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Issus(ĭs`əs), ancient town of SE Asia Minor, now in Turkey, 5 mi (8 km) NW of Dörtyol. Located near the head of a gulf (the modern Gulf of Iskenderun), Issus was on a narrow strip of land backed by high mountains. Nearby, in 333 B.C., Alexander defeated the forces of Darius III of Persia. In A.D. 194, Septimius Severus conquered Pescennius Niger. In 622 the Byzantine emperor Heraclius won at Issus the first of a series of battles in which the west regained territory formerly lost to the Persians.
an ancient city in Cilicia (Asia Minor), near which in the autumn of 333 B.C. the army of Alexander the Great (30,000 to 40,000 men) shattered the army of the Persian emperor Darius III (120,000 to 130,000 men). The outcome of the battle was decided by an aggressive attack of the Macedonian phalanx, which crashed through the left wing of the Persians and then surrounded and destroyed the Greek mercenaries in the center of the Persians’ combat formation.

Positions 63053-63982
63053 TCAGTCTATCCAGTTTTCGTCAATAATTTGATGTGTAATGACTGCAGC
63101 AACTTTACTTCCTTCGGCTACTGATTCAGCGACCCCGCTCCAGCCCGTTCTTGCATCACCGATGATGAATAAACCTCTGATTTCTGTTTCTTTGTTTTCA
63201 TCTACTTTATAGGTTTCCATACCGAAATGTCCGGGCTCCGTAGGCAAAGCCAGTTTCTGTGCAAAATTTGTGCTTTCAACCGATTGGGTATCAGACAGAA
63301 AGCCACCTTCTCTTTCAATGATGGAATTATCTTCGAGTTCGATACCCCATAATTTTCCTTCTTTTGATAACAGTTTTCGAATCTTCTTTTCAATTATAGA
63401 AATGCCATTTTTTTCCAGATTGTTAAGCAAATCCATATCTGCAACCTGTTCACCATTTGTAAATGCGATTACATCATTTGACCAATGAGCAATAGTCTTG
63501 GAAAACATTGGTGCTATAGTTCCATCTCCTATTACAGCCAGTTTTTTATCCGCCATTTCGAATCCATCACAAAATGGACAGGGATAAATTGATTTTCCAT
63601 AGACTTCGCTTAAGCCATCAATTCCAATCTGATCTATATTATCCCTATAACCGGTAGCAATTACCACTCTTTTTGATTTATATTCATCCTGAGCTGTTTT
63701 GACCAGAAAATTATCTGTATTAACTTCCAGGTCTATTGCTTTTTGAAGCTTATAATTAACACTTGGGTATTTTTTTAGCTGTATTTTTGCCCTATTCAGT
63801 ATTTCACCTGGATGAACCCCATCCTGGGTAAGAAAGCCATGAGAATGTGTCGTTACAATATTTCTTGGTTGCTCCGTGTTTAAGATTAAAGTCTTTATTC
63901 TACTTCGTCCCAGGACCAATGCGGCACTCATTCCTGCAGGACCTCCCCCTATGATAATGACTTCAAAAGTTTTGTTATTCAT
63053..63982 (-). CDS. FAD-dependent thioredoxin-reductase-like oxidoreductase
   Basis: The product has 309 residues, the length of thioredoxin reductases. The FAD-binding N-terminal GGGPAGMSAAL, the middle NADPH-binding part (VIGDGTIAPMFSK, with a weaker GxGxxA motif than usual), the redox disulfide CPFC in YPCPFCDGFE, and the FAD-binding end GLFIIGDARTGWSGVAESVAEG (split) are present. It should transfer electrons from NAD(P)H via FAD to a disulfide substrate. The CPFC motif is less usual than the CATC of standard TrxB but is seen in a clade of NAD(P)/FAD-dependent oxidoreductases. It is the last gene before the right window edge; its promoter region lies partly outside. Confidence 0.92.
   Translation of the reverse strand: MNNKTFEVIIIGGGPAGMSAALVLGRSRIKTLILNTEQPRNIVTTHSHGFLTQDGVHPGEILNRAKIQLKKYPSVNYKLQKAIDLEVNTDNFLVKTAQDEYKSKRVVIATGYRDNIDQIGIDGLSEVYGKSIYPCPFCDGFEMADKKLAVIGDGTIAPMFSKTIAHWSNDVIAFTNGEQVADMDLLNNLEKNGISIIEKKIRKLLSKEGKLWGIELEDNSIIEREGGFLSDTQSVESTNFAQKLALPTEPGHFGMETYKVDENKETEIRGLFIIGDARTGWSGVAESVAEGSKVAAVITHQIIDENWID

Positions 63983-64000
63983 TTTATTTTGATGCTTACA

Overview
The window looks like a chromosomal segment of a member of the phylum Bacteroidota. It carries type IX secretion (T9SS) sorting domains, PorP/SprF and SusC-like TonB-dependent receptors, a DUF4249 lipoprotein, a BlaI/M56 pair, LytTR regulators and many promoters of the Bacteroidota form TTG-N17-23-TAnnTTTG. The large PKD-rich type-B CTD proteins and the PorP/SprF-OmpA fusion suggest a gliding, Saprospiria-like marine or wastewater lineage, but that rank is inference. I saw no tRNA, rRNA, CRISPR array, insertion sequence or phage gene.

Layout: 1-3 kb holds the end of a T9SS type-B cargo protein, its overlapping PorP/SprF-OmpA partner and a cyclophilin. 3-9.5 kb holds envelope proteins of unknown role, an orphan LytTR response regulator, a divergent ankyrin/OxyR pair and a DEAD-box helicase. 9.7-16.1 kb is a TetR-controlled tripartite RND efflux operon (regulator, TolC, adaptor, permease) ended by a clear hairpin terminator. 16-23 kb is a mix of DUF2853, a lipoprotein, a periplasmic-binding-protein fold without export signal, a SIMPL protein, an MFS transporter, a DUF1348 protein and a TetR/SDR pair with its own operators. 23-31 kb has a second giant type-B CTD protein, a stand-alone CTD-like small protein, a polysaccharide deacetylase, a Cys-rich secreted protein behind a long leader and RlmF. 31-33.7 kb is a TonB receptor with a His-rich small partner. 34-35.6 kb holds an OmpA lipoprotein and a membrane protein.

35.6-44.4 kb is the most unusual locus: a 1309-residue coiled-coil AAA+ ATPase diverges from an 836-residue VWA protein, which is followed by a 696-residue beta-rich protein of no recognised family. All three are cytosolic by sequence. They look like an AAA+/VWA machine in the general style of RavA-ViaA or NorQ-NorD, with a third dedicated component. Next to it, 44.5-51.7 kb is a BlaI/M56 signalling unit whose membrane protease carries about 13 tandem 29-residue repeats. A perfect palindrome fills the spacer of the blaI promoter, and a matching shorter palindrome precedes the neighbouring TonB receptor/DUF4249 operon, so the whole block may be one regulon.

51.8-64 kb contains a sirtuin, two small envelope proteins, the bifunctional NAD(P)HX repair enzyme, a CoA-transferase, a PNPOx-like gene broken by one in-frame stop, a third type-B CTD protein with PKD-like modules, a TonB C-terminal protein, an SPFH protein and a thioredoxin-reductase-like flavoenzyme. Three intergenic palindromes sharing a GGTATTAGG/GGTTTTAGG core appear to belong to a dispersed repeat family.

The operations of the Macedonian infantry were combined with skilled maneuvers by the heavy cavalry. After the defeat on the left wing and at the center, the Persians, headed by Darius, fled. The victory at Issus ensured Alexander’s domination of the Aegean Sea and the western half of the Persian Empire.